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Carry him off in a patent coffin: body snatching in the eighteenth century




Occasionally Dan turned the pages of his newspaper. Someone was advertising a new design of coffin, secure enough to keep out body snatchers. Good luck with that, he thought.

The Butcher’s Block: A Dan Foster Mystery

I recently spent an afternoon in Frenchay, near Bristol, visiting the Frenchay Unitarian Chapel. The Chapel dates from the seventeenth century and has several interesting features. These include a door said to have been specially designed to allow women wearing crinolines under their skirts to enter the building, and a weathervane which is thought to commemorate the appearance of Halley’s Comet in 1759.  

Frenchay Unitarian Chapel
I’d gone in search of something more prosaic: the Body Snatchers' Stone. In the forthcoming Dan Foster Mystery, The Butcher’s Block, Dan is drawn into the grisly world of body snatching, which quickly leads him into a much bigger and more dangerous criminal conspiracy. Body snatching was a common crime in the eighteenth century, as the demand for human bodies for medical training increased. Teaching hospitals and private medical schools were prepared to pay for cadavers for dissection by their students, and no questions asked about where the bodies came from.

The bodies were disinterred from graveyards, especially the graves of poor people who could not afford good-quality coffins and might in addition be buried in shallow mass graves. These were often left open until they were full, making them easy for grave robbers to access. Workhouses were another source of corpses. There were even cases where body snatchers broke into houses and took a body before it had been buried. Grave-robbing gangs might have an elaborate system of spies who kept their ears open for news of a recent death, or hung around graveyards to watch funerals. They might bribe sextons and night watchmen to gain access to the graves. The corpses of poor patients who died in hospital might also end up on the dissection slab, whether or not they had willed it or their relatives consented to it.

The Graveyard, Frenchay Unitarian Chapel
Body snatching was a crime that filled most people with horror. In Bristol in 1761 a collier’s son was dissected in the Infirmary. When his father opened the coffin and discovered that his son’s head was missing he went to the surgeon’s home and threatened him until the head was restored. In Carlisle friends of a man who had been hanged and dissected shot one of the doctors involved. In Cambridge in 1830 two arrested body snatchers were attacked by a furious mob while being escorted to prison.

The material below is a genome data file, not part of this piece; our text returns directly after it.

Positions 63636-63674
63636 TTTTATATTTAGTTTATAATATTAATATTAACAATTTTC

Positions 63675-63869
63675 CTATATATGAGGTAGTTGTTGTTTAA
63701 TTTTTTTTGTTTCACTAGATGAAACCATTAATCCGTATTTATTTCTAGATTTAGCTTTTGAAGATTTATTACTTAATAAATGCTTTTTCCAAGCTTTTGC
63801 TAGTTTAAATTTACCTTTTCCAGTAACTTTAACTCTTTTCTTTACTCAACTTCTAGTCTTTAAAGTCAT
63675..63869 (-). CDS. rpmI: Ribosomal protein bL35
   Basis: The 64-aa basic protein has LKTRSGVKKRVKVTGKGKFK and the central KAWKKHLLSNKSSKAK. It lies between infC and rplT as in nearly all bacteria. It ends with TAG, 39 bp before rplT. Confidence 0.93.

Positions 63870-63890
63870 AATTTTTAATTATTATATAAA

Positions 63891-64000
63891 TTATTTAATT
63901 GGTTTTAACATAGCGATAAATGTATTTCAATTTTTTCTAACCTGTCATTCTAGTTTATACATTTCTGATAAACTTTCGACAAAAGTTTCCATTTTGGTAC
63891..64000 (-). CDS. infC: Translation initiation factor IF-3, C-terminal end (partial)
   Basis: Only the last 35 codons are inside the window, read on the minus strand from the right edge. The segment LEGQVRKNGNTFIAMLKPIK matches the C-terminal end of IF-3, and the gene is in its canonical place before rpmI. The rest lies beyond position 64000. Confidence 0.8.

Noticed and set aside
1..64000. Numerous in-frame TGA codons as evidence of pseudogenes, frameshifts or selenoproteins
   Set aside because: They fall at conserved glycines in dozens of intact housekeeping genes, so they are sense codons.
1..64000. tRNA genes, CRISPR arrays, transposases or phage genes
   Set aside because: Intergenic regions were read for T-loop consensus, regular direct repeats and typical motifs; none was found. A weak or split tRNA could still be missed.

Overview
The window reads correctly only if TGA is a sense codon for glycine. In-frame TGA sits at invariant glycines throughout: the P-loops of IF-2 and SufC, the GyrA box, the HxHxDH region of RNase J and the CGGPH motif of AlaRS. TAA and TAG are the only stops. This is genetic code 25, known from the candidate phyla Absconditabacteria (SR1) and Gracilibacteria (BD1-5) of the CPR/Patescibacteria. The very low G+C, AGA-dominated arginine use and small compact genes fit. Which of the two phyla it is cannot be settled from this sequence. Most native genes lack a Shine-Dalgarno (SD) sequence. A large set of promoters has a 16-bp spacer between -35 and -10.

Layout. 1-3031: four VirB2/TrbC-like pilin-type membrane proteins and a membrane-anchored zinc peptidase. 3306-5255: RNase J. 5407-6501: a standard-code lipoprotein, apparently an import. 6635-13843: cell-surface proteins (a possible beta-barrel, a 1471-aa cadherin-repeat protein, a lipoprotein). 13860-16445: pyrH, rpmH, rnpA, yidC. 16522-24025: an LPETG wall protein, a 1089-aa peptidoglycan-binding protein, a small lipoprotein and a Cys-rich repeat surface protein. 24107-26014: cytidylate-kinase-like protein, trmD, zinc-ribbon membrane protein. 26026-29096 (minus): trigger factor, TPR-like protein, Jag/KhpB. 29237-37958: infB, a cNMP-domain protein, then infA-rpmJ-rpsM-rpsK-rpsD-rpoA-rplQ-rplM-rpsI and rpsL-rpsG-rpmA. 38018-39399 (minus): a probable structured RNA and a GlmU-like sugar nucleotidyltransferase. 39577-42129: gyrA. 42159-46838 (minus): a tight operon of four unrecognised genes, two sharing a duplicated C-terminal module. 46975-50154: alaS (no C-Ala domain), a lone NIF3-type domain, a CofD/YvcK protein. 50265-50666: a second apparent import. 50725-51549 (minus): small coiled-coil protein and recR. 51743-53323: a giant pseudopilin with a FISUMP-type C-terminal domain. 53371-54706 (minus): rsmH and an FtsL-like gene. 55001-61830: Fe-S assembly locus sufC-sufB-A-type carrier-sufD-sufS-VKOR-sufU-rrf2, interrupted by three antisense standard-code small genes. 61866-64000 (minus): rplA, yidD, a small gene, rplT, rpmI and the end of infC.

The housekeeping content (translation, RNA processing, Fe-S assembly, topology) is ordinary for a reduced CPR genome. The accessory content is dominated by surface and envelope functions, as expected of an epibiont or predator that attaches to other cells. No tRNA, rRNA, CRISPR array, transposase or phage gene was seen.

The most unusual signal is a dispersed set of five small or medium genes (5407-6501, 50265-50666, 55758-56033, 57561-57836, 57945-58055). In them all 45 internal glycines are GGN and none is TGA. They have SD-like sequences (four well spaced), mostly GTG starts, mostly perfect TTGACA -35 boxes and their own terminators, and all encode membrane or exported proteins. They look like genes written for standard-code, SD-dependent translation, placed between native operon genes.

Those who could afford it took steps to protect their corpses. Patent coffins, such as the ones Dan reads about, were available to those who had the money. They might be lined with lead and boast a system of locks and bars designed to baffle the would-be grave robber, or have no external hinges or screws. Some were wrapped in chains or iron bands, or consisted of double or triple shells around a lead interior.

Cheaper ploys included covering the body in quick lime to hasten decay and render it unusable. Many graveyards hired night watchmen to guard the burial grounds. In The Butcher’s Block Dan sees such a watchman dozing in his sentry box at a church in Southwark.

The mort safe was a Scottish invention. It consisted of an iron cage which was placed around the freshly occupied grave and left for several weeks. By then the corpse would have decayed beyond the point at which it was useful to the surgeons, and the cage would be removed and hired out to another grave. Another popular method in Scotland was to lock corpses in stone burial vaults and bury them after some weeks had passed. Elsewhere, cruder methods included placing mantraps in graveyards. One man even put a mine in his daughter’s grave.

 
Is this the Body Snatchers' Stone?
 Another deterrent was a body snatcher’s stone, a great stone slab which was winched into place on top of a fresh grave and left for several weeks. The Body Snatchers' Stone in Frenchay is such a device. I had read a description of it: a pennant stone slab with no markings, so I went to see if could find it. I did find a stone slab marked only with lines that did not look as if they had ever been lettering. Is this the Body Snatchers’ Stone? If not, where is it? If anyone can tell me, I’d love to hear from you! 

 
Close up of the stone
Incidentally, the title of this piece is taken from Southey’s poem The Surgeon’s Warning. A surgeon who has dissected many stolen cadavers begs his friends to make sure that when he is buried, grave robbers cannot steal his corpse for the same treatment. He directs that he is to be interred in a patent coffin lined with lead and soldered shut, and he leaves money to pay for night watchmen who will be paid an extra reward if they shoot a “resurrection man”, as grave robbers were known. Read the poem to find out if his elaborate precautions save him from the poetic justice he so richly deserves!

The next Dan Foster Mystery, The Butcher’s Block, will be published in June (paperback and ebook).

And look out for the Dan Foster ebook novella, The Fatal Coin, which will be published in May. 

Source: British Library Free Images on Flickr




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